Regina Anness of Little Rocky Run was obviously pleased with her purchases at the Clifton Farmers Market.
"I've got honey and peaches, so far, and am going back for tomatoes and corn," she said. "I come here every year to get good, fresh vegetables. I just think it's fresher, and it's a lot more fun than shopping in a grocery store."
Lots of people agree with her and, on a recent Sunday morning, they milled about the cheerful, cozy market in the summer sunshine, picking out produce and crafts and chatting with the vendors.
Run by Clifton resident Deb Dillard, the farmers market is now in its fourth year. It opened in May and will run each Sunday through Oct. 12, from 7:30 a.m.-noon, in the Clifton House Shoppes parking lot on Chapel Road (across from the fire station).
The vendors bring everything from blackberries to breads to candy — not to mention honey, soap, jewelry, furniture and glassware. And the customers get to buy homegrown produce and handmade items in a quaint and friendly atmosphere that harkens back to the America of yesterday. Said Dillard: "For some people, it's a regular part of their Sunday mornings and something they look forward to, all week."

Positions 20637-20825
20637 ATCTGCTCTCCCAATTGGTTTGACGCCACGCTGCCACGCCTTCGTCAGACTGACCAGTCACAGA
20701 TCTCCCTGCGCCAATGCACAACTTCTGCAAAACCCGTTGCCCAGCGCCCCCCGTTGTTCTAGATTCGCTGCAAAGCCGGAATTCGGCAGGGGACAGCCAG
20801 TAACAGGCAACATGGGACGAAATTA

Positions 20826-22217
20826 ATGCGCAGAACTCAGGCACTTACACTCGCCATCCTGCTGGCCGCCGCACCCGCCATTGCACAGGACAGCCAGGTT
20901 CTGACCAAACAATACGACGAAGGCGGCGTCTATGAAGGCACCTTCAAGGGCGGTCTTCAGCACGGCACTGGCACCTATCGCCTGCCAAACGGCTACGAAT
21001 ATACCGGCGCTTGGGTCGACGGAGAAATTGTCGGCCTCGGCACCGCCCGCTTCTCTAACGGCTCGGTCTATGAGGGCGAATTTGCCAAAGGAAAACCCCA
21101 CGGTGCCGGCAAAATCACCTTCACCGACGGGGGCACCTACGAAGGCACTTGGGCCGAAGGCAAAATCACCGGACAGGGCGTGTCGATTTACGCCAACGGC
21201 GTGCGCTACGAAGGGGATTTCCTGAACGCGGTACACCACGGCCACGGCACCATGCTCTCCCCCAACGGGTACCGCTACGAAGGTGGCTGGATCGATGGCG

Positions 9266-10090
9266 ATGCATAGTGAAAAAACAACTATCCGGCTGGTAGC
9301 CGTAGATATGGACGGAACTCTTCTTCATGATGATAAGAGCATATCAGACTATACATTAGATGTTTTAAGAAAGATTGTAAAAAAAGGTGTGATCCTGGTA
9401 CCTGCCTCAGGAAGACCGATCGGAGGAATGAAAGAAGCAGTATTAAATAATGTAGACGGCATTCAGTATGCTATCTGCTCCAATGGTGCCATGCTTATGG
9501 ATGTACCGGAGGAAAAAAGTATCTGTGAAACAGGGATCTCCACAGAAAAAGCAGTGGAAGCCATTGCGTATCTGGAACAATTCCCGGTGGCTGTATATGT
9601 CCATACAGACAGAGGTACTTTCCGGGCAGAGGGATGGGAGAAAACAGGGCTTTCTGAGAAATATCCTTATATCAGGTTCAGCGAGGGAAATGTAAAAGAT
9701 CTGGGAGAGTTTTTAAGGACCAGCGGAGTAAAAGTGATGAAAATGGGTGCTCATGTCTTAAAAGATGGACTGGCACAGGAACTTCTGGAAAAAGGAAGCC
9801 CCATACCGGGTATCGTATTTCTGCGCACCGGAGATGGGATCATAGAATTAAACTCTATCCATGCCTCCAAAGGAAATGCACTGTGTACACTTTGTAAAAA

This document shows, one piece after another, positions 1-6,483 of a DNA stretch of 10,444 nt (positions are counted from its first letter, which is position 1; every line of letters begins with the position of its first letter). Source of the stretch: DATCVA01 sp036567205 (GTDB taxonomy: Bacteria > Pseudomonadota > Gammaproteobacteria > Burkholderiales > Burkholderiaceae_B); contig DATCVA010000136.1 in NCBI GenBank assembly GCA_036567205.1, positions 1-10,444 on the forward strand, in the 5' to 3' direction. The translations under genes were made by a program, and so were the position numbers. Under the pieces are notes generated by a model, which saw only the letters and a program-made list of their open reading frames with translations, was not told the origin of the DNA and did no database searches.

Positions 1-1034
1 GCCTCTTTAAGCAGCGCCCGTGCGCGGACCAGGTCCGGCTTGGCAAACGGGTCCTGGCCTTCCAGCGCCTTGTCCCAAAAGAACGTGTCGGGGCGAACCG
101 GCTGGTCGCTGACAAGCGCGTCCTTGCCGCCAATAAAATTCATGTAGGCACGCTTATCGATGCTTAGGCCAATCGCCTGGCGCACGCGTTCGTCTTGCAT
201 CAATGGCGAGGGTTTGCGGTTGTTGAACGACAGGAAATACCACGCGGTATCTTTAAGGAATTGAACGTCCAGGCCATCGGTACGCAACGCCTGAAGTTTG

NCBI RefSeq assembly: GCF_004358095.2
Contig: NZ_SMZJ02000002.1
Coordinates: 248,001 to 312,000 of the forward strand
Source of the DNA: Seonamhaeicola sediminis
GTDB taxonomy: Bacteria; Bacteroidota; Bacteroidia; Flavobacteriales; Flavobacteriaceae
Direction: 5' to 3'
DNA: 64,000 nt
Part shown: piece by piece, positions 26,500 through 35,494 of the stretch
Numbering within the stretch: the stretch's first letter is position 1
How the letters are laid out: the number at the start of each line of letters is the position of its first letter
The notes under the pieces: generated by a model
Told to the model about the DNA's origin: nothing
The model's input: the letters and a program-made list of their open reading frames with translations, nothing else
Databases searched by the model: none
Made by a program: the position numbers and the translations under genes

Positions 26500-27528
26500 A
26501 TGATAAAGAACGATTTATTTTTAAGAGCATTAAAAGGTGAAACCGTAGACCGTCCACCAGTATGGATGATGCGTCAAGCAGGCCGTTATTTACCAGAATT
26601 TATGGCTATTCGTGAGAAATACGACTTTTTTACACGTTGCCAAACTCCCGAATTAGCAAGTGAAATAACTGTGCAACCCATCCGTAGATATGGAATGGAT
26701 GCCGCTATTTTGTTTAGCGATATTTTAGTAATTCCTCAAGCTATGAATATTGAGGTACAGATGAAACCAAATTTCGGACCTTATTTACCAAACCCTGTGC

The type of produce available each week varies according to the weather and the ripening dates at the particular farms. But customers can generally find plum, cherry and slicing tomatoes; sweet and bi-color corn; red and green peppers; zucchini, yellow crooked-neck and pattypan squash; purple and white eggplant; okra; peaches; cantaloupe; peanuts; watermelon; cherries; carrots and cucumbers.
Lettuce is also offered, at times, as are fresh herbs such as basil and dill, plus curly parsley, leeks and garlic. And in recent weeks, besides bringing his usual peaches, corn and tomatoes, vendor Dave Ashton of West Virginia brought boxes of blueberries with him. Currently, said Dillard, "We have a plethora of peppers from Westmoreland County in Southern Virginia. They did very well in the rain."
And the vendors rise before dawn so that everything arrives in Clifton at the peak of freshness. "Hilario and Esmeralda from Penn Farms bring peppers, and Herman from Flores Farms brings peanuts," said Dillard. "They pile in their trucks at 4:30 in the morning, from Westmoreland County, to get here and bring us fresh, Virginia produce."
JUDY MATE of Balmoral also comes regularly to the market, as a customer. On a recent Sunday, she'd already purchased tomatoes and green peppers and was in search of zucchini and summer squash.